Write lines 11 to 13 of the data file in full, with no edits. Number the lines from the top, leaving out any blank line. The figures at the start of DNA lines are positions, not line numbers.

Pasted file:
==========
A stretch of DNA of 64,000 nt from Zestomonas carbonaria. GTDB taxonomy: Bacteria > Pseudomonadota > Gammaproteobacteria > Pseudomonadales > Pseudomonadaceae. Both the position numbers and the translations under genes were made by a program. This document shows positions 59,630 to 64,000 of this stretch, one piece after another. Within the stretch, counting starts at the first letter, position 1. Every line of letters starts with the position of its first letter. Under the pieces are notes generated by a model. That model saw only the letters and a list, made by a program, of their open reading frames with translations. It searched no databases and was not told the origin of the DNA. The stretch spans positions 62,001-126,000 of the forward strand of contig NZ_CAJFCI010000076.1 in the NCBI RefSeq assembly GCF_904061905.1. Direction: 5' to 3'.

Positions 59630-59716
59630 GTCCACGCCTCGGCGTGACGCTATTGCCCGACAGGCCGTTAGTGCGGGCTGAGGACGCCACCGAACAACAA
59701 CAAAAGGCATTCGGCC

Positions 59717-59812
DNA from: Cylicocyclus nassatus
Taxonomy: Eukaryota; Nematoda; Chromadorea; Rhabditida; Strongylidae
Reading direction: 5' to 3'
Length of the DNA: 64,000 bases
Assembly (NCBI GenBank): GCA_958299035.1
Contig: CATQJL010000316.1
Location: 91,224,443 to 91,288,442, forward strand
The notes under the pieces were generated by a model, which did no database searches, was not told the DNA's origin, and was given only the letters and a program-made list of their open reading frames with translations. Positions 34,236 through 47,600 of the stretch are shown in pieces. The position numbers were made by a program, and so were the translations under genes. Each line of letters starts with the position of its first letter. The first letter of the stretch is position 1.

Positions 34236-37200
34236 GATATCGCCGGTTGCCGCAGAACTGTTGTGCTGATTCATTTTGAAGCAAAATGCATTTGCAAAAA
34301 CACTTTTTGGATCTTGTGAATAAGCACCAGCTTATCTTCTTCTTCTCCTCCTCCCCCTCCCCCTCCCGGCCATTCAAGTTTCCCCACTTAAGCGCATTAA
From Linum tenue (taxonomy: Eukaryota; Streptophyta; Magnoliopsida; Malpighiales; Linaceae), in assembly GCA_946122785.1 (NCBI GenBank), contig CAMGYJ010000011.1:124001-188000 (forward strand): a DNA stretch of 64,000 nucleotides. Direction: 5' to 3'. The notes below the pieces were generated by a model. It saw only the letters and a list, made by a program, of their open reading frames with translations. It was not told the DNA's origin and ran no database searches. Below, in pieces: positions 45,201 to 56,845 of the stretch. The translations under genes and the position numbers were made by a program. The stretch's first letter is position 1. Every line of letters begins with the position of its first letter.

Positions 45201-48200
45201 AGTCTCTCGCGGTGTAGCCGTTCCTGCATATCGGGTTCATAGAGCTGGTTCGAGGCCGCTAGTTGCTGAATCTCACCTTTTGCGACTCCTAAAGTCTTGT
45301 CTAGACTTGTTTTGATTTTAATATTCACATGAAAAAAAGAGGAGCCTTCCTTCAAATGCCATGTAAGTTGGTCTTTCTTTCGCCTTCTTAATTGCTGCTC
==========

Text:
Contig: CATQJL010000316.1
Location: 91,224,443 to 91,288,442, forward strand
The notes under the pieces were generated by a model, which did no database searches, was not told the DNA's origin, and was given only the letters and a program-made list of their open reading frames with translations. Positions 34,236 through 47,600 of the stretch are shown in pieces. The position numbers were made by a program, and so were the translations under genes. Each line of letters starts with the position of its first letter. The first letter of the stretch is position 1.